No sooner than the Swiss Maestro had left Wimbledon, work was underway to change the club into Olympics colours (we hear there’s a lot of purple). With Federer our favourite player and being on of our favourite sports hospitality events, this year’s WImbledon was a classic for us. But one constant we expect is to see Roger Federer outplaying all his opponents in the Olympics tennis competition with his usual mix of speed and unbelievable shot making. Below are 5 reasons why we think Federer will be standing on top of the podium at the London Olympics.
The competition is set to start just three weeks after Wimbledon finished, next Saturday (28th July) and spans almost the entire games with the medal events on the Saturday and Sunday (4th and 5th August).
1. Federer is reigning Wimbledon champion. As mentioned above, it’s been just three weeks since Federer won tennis’ biggest prize on the same courts to be used. Mentally he’ll be going into the Olympics confident with his game and knowing he outplayed both Djokovic and Murray. The only player who he’ll need to prove himself against is long time rival Nadal, who coincidentally won gold at the 2008 Beijing Olympics.
2. Nadal and Djokovic aren’t at their best. Ok, so Djokovic isn’t exactly on the slide but he was certainly outclassed by Federer in the semi-finals at Wimbledon and didn’t look to have that extra gear he so often shows. It could be a sign that the men’s tennis schedule is catching up with him, which isn’t surprising given he’s normally making the finals of most tournaments! Nadal on the other hand lost to Philipp Kohlschreiber, a player outside the top 20, in Halle before Wimbledon and then proceeded to lose to Lukas Rosol in the second round at Wimbledon.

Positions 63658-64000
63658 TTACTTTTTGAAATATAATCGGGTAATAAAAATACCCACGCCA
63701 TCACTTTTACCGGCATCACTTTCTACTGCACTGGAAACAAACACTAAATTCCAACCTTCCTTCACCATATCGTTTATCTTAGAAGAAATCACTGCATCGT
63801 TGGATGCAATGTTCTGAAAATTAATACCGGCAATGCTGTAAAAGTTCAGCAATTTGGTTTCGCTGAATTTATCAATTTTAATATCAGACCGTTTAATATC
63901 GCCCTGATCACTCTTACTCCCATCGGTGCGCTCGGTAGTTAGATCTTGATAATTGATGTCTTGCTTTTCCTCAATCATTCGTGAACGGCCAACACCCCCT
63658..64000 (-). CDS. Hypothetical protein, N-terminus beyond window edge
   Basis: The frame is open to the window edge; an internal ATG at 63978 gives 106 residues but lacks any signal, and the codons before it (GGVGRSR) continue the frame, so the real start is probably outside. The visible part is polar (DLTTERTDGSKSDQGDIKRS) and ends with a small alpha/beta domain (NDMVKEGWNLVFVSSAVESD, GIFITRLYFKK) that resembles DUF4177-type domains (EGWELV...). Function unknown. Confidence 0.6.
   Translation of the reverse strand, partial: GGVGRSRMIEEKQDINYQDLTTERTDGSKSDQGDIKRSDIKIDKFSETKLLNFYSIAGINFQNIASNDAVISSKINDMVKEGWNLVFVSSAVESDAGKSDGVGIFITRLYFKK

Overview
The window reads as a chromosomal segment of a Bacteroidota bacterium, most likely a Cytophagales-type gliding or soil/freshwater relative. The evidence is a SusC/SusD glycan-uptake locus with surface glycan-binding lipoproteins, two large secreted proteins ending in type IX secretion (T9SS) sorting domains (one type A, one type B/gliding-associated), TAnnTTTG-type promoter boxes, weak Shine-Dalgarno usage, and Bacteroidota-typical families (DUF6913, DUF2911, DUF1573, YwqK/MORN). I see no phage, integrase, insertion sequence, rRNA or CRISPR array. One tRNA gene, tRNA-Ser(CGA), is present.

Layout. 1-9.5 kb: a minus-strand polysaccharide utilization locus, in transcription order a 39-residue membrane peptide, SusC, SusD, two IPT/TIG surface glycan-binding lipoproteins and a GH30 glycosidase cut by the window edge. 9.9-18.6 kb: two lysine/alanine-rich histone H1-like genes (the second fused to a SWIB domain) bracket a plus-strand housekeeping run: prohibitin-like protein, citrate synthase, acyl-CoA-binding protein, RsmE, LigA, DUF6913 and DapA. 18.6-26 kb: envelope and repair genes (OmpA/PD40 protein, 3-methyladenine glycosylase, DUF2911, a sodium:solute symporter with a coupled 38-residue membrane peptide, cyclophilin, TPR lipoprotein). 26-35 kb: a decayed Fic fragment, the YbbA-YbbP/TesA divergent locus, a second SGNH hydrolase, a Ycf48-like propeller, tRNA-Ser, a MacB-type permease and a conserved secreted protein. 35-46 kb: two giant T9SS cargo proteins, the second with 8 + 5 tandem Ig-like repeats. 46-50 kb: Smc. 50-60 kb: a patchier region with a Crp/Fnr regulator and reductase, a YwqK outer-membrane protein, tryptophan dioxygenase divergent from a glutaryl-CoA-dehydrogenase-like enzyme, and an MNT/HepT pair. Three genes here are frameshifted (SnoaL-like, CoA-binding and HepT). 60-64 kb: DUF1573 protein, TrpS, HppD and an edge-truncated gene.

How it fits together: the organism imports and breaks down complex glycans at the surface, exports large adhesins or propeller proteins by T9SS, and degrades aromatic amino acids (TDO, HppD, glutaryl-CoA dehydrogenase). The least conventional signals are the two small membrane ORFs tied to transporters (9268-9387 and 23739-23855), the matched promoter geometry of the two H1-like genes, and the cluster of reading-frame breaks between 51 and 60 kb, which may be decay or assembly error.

3. A gold medal is his last to win (sort of). Widely considered the greatest tennis player of all time, Roger Federer has won pretty much everything but an Olympic men’s single gold. He did win a gold medal in the men’s doubles with Stan Wawrinka but with this Olympics likely his last, he’ll want to be wearing the Swiss colours by himself on top of the podium come Sunday 5th August.
4. He is representing Switzerland. It’s obvious but in a sport made for individuals rather than teams, you can bet there’s an extra motivation for Federer to perform well. Rather than competing just for himself and his family, he’ll be competing for his country. And he’s also carrying his countries flag for the Opening Ceremony too and will be one of the few genuine medal hopes for the Swiss public.
5. The English fans love him. Federer is practically family amongst the Wimbledon crowd now. He’s won the competition more times than any other player and provided countless hours of pure tennis gold making him extremely popular amongst the British fans. Behind Andy Murray, you can bet Federer will have the largest support when he hits the iconic Wimbledon grass courts.
Let us know what you think of our reasoning! Does it seem sound to you? Or do you expect to see another flag being raised at Wimbledon this year?